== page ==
What drove me to fight bias, bigotry, and hatred was how I felt as a child, when I was bullied as a Jew as my “friends” called my brother “Christ Killer.” I’ll never forget the hurt and humiliation of that moment and how we spent that entire summer isolated and ostracized. It moved me to do what I do, and I still feel hurt whenever I see hate in action. But when the hate comes in the form of anti-Semitism, it takes me back to my childhood experience with particular sharpness.
Lately, it feels like anti-Semitism is exploding. First, marchers descended on Charlottesville proclaiming “Jews will not replace us,” followed by the Pittsburgh slaughter, and now in New York, in my community, Jews were stabbed while celebrating a holiday in their Rabbi’s home. These are not isolated events.
So, how do we think about this form of hate—and all the others, and how do we address these divisions in our nation? There are of course lots of answers, laws, policies, emerging technologies, all tackling the underlying causes. There is one thing we can all do, starting now. We can resist the emerging practice of calling people out and canceling them—a social media norm with a complicated and not always constructive impact.
Many have noted that the cancel culture is not new, it just looks different. Social media, and instantaneously using clicks to collectively shame friends and public figures alike, makes it feel different. But how did we get here? And how do we talk to people with whom we profoundly disagree, not to disparage and argue to win, but as fellow humans?
In moments like these, I am reminded of something I heard about our organization’s namesake, Rabbi Marc Tanenbaum. He was described as “quick to call out anti-Semitism, but slow to call someone an anti-Semite.” His approach provides a model for how to put the Golden Rule into practice, while still seeking accountability.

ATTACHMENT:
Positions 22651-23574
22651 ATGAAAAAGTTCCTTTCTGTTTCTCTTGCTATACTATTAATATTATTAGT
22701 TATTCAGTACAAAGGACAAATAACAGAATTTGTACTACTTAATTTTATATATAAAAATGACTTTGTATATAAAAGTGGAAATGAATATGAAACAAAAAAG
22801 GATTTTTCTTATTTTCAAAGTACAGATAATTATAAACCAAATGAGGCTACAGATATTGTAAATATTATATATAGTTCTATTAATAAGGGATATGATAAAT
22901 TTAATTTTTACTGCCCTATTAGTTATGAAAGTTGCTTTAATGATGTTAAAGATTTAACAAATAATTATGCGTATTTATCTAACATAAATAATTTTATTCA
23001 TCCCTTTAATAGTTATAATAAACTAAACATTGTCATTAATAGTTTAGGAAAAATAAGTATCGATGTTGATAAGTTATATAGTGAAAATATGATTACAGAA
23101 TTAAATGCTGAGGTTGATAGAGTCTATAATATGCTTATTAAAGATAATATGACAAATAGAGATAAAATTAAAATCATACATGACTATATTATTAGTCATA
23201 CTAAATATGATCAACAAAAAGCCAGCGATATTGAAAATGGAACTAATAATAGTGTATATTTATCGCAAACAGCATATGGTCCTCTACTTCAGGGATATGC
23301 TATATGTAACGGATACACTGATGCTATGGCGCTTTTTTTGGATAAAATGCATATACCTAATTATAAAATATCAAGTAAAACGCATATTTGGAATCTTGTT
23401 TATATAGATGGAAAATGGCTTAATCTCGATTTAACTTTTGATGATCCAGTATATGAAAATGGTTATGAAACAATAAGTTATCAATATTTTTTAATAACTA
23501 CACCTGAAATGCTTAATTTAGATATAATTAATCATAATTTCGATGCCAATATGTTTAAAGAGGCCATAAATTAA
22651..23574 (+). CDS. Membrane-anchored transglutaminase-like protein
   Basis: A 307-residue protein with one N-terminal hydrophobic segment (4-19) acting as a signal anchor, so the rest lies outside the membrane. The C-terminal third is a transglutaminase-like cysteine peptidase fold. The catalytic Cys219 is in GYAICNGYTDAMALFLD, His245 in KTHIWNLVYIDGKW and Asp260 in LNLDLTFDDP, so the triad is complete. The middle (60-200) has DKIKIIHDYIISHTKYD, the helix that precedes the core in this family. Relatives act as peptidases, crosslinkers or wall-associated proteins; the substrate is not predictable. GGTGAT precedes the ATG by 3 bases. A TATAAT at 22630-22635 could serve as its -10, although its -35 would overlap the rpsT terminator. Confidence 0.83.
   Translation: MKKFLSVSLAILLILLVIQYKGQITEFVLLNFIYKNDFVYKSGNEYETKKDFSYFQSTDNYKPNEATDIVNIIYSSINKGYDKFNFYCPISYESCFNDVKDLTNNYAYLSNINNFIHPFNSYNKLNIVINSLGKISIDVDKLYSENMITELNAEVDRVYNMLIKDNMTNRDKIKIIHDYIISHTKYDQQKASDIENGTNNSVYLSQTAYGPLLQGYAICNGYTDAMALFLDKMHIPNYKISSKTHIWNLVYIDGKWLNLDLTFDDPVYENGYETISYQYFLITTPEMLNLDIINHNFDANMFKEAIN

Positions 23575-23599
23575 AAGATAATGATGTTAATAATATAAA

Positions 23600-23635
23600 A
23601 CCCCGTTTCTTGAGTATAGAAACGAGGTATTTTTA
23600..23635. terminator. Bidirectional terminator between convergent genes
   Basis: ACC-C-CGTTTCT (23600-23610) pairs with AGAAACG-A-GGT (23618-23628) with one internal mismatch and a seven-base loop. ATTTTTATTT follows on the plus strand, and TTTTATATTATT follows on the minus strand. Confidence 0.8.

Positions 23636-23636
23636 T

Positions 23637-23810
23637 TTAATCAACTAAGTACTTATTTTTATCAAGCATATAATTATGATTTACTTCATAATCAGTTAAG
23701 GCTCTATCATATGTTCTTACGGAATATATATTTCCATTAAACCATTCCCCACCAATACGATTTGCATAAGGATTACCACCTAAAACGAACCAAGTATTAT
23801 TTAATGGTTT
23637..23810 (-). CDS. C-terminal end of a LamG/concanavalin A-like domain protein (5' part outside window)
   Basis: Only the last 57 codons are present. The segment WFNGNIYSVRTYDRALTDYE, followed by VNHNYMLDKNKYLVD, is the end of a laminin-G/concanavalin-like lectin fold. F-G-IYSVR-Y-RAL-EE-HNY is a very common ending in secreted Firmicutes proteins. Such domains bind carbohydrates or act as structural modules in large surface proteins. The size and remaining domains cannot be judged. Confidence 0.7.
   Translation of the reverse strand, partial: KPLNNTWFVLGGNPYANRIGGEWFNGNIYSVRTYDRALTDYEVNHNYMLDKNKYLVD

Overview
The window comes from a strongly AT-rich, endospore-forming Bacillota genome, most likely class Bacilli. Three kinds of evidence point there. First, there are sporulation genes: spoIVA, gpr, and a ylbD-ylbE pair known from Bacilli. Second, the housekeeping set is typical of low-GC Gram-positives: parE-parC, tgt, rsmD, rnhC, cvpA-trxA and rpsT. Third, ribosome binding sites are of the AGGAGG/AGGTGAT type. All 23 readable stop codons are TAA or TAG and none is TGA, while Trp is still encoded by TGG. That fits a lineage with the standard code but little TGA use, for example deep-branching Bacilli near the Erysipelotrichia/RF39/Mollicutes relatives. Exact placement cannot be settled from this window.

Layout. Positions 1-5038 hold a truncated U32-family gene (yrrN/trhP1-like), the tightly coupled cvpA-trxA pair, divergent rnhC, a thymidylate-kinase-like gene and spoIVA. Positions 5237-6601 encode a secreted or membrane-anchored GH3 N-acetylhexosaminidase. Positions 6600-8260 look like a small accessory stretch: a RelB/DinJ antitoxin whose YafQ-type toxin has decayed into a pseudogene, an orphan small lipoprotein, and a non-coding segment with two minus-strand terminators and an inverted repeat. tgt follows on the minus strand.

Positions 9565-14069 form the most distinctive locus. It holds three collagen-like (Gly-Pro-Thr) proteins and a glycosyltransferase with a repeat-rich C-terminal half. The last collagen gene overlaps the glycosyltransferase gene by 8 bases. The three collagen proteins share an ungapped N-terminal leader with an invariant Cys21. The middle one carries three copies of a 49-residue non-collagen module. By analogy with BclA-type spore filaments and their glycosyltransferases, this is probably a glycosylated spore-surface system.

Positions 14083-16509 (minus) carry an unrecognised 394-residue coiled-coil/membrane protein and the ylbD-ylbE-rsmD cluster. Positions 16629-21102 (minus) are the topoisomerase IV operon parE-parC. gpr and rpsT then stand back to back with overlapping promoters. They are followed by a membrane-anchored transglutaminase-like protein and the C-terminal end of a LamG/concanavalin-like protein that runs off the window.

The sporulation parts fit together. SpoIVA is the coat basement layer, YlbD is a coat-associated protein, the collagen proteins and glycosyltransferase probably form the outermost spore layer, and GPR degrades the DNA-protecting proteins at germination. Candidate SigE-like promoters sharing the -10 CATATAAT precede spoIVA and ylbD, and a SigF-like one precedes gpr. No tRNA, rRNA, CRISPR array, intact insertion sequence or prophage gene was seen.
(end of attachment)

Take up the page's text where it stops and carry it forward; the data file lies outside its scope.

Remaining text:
It’s how I try to engage with the world every day, and it’s not always easy. So much of the bigotry I encounter haunts me. But at Tanenbaum, our aim is to make sure that people are not targeted, harassed, or murdered because of how they pray, who they are, where they come from, or who they love. And it is my responsibility, and my personal commitment, to radicalize thinking about how to practice respect and put it into practice.
Today, we are so divided that most of us hear (and agree with) only one side, one narrative, one truth. Our conversations with friends often reaffirm our convictions and we seek information that supports our preconceived conclusions. Meanwhile, algorithms confirm and affirm us through echo chambers on the Internet.
This fuels a culture that permits us not only to call out a wrong idea, but to cancel the person associated with the action or belief. It urges us to also join the trend of discrediting individuals to the point where they’re shunned by their communities, as a way of holding them accountable. The cost is further isolating and essentializing people based on what they said or believe as opposed to the totality/complexity of who they are.
We need to radicalize respect by practicing respectful curiosity. A way to start doing this is by adopting some key guiding principles. First, that toxicity is toxic and it spreads quickly. Second, that it matters if you inflict pain, but your intention and your willingness to take responsibility matters too. Finally, we need to recognize that it’s normal (and often very difficult) to disagree, but it’s still valuable to make the effort to really listen and sometimes learn from those with whom we differ.
These principles position us to relate to people who have totally different ways of believing and being. This can be hard. And it can require us to re-learn how to listen and hear what is said without simultaneously crafting a response in our heads. That doesn’t mean we give away our own beliefs or don’t respond. We listen—really listen first, and then respectfully share how our experience informs our differing viewpoint, responding with our own truth(s).
And when responding, it is critical to do so without passing judgment. Opposing a position or criticizing an idea is very different from castigating a human being, and shaming them for having that position. We can all learn from Rabbi Marc Tanenbaum. Let’s be quick to condemn and cancel hateful rhetoric, misinformation, disinformation, but slow to label the person “hater,” “liar,” or “manipulator.”
There is another way to be who we each are, to believe what we believe, to hold people to account and still cancel the cancel culture. Let’s start by radicalizing respect and turning it into a movement.
Joyce S. Dubensky is the CEO of Tanenbaum, an organization committed to dismantling religious prejudice, hatred and violence, and simultaneously promoting justice and respect for people of all religious beliefs.